Moral development focuses on children’s knowledge, understanding, intentions, attitudes and behaviour in relation to right and wrong within the accepted behaviours of society. It relies on their knowledge and awareness of values and attitudes of individuals and society. Underpinning this, are the values and understanding of democracy, law, liberty, respect, and tolerance. The quality of relationships that students experience, the standards of behaviour in the school as well as the values promoted by the school will form the basis of any judgment on moral development.
- We develop moral understanding and problem solving through our behaviour expectations
- PSHE/SRE and RE lessons we look specifically at actions with a moral dilemma and discuss them to develop the children’s understanding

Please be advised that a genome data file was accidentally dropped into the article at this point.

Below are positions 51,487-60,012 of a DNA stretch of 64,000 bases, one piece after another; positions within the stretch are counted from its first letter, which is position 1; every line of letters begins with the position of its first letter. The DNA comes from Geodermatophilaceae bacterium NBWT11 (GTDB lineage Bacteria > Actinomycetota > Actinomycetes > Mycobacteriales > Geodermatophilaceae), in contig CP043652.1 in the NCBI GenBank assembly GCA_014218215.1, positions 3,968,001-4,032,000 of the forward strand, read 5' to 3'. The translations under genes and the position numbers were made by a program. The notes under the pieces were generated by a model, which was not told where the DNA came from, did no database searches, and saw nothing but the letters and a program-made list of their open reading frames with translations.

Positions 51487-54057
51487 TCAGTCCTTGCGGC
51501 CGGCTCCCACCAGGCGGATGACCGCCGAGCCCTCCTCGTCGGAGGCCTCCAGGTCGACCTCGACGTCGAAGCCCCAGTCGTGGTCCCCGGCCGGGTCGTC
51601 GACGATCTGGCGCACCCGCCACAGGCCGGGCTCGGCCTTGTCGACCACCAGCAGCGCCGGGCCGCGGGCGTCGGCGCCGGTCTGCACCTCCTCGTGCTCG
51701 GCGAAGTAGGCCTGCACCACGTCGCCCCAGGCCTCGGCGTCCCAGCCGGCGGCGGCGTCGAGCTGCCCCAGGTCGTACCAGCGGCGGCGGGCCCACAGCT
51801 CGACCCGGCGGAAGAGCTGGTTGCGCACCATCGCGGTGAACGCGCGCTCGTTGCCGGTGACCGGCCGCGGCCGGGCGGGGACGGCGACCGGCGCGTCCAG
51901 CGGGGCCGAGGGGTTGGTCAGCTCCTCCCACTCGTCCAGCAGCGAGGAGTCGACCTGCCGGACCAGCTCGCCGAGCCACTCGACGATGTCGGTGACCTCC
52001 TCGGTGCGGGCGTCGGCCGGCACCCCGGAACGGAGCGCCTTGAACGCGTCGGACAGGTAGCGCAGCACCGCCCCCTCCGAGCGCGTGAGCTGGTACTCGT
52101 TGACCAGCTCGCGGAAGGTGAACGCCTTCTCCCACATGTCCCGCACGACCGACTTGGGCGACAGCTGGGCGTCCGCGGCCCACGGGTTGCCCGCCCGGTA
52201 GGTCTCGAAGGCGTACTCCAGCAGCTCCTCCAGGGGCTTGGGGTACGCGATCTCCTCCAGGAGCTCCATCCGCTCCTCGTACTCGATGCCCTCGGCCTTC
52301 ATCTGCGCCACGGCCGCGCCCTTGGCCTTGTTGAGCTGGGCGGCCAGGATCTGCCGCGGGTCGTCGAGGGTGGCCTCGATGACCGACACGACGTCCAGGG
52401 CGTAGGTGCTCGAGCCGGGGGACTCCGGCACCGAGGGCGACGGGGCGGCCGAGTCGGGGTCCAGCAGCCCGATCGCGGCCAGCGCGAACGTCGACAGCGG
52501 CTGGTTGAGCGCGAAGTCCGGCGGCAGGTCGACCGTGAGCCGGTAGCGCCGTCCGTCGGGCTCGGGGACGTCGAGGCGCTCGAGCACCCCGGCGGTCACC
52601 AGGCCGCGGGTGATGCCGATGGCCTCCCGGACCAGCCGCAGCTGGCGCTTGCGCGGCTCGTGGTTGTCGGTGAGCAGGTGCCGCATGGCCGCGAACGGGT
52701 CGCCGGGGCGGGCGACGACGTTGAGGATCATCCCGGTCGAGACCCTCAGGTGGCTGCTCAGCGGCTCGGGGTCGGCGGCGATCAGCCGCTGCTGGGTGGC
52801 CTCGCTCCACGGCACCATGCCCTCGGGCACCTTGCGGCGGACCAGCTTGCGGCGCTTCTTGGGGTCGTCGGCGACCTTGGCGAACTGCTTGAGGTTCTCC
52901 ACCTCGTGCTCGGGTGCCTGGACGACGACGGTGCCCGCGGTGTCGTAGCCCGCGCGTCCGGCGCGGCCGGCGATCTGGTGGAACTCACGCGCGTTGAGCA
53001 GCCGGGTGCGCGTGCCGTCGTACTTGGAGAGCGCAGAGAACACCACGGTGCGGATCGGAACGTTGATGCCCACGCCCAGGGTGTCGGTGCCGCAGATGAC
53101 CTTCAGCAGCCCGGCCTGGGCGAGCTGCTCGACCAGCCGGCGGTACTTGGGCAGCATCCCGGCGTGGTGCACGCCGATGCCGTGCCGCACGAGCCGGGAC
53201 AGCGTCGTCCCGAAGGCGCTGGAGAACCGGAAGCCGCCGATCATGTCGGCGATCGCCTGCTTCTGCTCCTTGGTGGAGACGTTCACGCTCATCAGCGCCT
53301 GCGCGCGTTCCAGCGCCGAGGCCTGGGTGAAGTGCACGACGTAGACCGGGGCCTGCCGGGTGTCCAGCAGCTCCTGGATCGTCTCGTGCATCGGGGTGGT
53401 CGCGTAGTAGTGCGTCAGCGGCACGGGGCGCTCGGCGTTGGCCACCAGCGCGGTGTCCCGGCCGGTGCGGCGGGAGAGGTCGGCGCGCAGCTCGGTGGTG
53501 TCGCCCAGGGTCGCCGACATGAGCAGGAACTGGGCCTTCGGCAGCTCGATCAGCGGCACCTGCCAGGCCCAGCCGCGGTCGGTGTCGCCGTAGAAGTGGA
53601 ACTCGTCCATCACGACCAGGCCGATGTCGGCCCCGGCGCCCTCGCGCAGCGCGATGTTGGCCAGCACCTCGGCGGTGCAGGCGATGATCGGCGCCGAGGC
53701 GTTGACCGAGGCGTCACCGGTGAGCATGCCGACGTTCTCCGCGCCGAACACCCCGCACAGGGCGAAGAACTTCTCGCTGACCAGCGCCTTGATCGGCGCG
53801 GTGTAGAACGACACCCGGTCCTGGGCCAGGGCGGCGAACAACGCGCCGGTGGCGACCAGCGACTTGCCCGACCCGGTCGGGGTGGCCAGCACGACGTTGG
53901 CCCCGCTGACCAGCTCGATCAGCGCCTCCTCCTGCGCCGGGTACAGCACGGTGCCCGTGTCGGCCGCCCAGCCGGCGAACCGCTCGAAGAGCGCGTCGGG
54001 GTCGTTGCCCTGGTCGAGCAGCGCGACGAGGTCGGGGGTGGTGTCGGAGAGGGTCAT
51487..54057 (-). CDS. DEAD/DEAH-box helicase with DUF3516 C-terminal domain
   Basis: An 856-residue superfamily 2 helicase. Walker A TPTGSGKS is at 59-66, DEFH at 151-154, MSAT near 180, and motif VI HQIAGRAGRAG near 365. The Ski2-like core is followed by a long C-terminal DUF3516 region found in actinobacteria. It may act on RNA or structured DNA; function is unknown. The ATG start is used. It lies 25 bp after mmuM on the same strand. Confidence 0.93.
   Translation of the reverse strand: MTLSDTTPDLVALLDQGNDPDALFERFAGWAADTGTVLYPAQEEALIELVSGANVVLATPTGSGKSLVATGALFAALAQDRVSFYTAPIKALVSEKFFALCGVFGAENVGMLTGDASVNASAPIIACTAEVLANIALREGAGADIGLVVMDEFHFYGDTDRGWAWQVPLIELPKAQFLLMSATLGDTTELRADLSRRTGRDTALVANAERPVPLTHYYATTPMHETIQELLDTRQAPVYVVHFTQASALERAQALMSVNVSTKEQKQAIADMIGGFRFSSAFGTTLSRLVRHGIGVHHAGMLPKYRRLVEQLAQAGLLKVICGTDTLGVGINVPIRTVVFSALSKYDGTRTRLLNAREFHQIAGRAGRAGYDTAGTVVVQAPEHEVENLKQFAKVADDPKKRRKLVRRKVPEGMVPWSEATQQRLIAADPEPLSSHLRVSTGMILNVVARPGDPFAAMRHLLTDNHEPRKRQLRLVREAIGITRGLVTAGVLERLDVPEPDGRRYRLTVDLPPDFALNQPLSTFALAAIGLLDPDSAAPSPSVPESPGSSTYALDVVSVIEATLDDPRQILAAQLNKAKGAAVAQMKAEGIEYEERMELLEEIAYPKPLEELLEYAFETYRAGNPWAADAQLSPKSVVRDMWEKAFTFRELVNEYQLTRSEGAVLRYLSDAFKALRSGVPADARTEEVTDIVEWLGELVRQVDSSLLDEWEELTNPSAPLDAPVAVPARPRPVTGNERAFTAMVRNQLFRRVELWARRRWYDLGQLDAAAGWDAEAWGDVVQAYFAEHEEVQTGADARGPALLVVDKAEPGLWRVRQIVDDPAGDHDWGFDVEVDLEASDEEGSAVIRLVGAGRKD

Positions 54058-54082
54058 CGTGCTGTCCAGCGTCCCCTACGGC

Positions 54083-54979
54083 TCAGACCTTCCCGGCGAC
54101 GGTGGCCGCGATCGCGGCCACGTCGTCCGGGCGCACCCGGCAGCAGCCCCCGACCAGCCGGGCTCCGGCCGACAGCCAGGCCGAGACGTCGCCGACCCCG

- Developing positive sporting behaviours
- Developing empathy towards others and showing concern for other people’s feelings and emotions
- Fundraising days
- Discussions of right and wrong- reflective practice
- Promoting making right choices and modelling of positive behaviours in school
- School’s behaviour policy
- Use of a positive reward and consequence system
- Consistent adherence to the behaviour policy and rewards and sanctions consistent throughout school
- Additional school policies and documentation (SEND/ Inclusion /Equal Opportunities policy, equalities objectives)
- Assemblies based around moral issues
- Learning about other cultures and countries – respecting the values and ways of life of others
- School Council
- Links and visits from local police, fire service and community PSO
- Discussions and debates around matters in the world
- Moral stories- recognition of wrong and right
- Acceptance and celebration of similarities and differences- e.g. SEND, cultures, faiths, personalities
- Tolerance and acceptance of others’ views- Junior Leadership acting on behalf of the pupil voice
- Rejecting all forms of bullying, cruelty, dishonestly, violence and discrimination